Conrad Murray Release
Los Angeles County Sheriff's Department spokesman Steve Whitmore speaks to the media after Conrad Murray was released from jail in Los Angeles on Oct. 28, 2013. Reuters/Jonathan Alcorn

Conrad Murray, who was convicted of involuntary manslaughter in the death of pop icon Michael Jackson, was released from a Los Angeles jail just after midnight on Monday, media reports said, citing the Los Angeles County Sherriff's office.

Under California’s sentencing rules, Murray, 60, was eligible for parole well before the maximum four-year sentence he was awarded in 2011 for administering anesthetic propofol to help the superstar sleep. However, an overdose of the anesthetic resulted in Jackson’s demise on June 25, 2009.

“It’s been a long time coming,” Valerie Wass, Murray’s attorney told the Los Angeles Times, adding, “I’m so anxious for him to get out and get on with his life.”

According to Fox News, because the state of California is burdened with overcrowded prisons, it allowed Murray to serve his time in a county jail instead of a state penitentiary. And, a change in the state’s law, Murray’s good behavior, and credit for time served before his trial helped cut down his prison time in half.

Murray, a former cardiologist, will continue an appeal to overturn his conviction on grounds of insufficient evidence. And, if he wins, it will allow him to practice medicine once again in California. His license has been suspended or revoked in three states where he used to practice medicine.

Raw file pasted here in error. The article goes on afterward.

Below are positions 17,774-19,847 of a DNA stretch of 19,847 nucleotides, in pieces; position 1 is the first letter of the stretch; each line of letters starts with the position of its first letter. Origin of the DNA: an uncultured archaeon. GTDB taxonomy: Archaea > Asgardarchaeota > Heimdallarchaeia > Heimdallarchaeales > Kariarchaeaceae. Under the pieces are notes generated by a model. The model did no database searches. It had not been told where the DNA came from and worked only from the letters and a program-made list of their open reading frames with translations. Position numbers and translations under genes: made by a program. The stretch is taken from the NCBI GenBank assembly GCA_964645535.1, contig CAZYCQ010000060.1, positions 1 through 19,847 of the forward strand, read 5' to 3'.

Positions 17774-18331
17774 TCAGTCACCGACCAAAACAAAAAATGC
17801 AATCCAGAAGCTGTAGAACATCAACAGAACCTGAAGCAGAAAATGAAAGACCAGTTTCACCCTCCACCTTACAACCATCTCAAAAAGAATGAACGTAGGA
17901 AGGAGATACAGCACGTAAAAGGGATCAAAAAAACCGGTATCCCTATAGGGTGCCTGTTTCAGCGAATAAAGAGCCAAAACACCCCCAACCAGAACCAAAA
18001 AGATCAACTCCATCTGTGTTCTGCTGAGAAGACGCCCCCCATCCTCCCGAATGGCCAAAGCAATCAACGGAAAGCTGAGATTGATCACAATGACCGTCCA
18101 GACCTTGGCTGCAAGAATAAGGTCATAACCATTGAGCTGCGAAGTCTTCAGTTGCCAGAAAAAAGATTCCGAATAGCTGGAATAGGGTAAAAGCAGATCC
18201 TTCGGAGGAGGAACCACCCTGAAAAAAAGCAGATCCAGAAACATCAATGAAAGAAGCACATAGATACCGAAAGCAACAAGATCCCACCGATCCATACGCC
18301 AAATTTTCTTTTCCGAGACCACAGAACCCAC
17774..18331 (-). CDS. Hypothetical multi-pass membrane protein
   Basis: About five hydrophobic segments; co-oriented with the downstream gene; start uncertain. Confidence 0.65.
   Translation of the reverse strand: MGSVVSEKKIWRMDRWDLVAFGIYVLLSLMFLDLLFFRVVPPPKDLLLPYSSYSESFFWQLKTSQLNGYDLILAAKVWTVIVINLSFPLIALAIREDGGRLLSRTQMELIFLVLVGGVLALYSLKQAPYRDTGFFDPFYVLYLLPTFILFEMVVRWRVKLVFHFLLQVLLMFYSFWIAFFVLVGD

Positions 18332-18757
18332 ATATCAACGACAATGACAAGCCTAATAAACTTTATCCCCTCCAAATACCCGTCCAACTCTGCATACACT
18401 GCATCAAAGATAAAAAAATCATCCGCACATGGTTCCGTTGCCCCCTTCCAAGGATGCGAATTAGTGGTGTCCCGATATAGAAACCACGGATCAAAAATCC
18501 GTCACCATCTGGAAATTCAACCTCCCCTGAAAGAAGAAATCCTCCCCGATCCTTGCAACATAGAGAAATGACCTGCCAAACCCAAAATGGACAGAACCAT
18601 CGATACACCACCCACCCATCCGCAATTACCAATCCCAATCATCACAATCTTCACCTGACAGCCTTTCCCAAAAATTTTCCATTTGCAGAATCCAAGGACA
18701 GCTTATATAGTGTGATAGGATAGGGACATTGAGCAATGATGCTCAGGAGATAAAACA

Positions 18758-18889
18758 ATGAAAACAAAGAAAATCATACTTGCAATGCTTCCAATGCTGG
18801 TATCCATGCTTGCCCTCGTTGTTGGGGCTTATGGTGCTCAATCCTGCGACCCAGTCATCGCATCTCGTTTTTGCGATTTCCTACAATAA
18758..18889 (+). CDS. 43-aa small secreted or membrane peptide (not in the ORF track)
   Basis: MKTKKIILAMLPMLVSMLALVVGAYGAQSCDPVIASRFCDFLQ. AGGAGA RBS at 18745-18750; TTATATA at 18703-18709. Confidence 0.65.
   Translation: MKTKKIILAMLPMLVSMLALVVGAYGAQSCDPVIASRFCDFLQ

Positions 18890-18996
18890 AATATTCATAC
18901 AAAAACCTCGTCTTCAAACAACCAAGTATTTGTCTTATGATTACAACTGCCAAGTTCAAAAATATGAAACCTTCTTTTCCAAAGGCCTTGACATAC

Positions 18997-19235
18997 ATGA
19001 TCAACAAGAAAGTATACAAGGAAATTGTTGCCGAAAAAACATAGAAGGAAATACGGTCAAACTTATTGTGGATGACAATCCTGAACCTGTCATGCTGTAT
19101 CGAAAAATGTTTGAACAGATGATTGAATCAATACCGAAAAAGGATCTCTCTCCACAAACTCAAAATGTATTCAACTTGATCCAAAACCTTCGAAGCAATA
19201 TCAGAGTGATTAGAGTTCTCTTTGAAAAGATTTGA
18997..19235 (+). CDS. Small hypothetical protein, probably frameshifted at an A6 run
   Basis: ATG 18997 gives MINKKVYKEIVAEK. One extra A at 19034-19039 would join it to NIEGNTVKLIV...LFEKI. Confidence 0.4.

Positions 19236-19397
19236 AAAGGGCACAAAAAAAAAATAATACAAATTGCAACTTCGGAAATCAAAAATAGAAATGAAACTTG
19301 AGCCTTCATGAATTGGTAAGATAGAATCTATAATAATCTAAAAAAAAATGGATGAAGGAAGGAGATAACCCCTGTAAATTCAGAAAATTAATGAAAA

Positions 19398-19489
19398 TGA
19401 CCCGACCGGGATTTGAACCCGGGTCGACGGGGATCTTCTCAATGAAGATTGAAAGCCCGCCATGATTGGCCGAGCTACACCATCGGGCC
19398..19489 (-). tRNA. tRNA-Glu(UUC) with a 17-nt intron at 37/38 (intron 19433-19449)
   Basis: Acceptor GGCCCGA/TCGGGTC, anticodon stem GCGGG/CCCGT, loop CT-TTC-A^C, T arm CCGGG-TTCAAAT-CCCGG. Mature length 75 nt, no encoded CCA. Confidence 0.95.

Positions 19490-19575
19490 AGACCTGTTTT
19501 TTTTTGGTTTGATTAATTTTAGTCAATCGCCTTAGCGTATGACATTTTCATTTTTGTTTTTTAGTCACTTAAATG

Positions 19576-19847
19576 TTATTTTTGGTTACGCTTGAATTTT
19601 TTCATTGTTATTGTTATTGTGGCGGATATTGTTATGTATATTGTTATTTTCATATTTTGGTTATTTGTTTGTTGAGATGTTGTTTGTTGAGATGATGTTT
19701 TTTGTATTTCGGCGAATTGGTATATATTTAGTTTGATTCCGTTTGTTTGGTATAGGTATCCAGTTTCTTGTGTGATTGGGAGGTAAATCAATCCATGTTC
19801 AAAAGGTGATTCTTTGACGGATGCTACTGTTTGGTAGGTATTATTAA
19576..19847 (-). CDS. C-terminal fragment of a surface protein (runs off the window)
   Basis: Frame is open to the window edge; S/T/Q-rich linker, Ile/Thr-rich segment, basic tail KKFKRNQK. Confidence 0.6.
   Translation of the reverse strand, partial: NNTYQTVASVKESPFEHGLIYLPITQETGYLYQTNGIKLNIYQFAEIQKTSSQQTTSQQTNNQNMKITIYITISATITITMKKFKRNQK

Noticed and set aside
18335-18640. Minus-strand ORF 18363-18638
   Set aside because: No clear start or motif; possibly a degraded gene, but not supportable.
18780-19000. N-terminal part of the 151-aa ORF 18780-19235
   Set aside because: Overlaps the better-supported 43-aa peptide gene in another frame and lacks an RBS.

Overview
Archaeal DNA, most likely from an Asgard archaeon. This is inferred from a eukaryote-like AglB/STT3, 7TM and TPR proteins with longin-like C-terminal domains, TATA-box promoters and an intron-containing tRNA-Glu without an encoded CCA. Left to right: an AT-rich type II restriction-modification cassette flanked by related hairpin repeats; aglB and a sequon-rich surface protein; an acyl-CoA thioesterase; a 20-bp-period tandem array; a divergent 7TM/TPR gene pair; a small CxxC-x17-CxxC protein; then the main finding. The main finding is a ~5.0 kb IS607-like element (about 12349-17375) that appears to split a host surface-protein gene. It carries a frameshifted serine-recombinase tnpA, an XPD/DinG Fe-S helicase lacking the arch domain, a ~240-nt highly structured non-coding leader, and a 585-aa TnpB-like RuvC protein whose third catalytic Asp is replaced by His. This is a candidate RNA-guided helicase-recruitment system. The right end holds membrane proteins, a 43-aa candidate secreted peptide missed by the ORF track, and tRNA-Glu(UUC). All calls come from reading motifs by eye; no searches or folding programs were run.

Earlier this month, in a lawsuit filed by Jackson’s mother against AEG Live LLC, the company that was managing the pop star’s events, jurors held that the doctor was not unfit or incompetent to serve as Jackson’s tour doctor, but stopped short of excusing Murray’s behavior, the Associated Press reported.

“That doesn’t mean we felt he was ethical,” jury foreman Gregg Barden said of Murray, according to AP.

Murray has been widely criticized for wrongly administering propofol -- an anesthetic intended only for surgical purposes -- to help induce sleep, and without the use of proper medical equipment.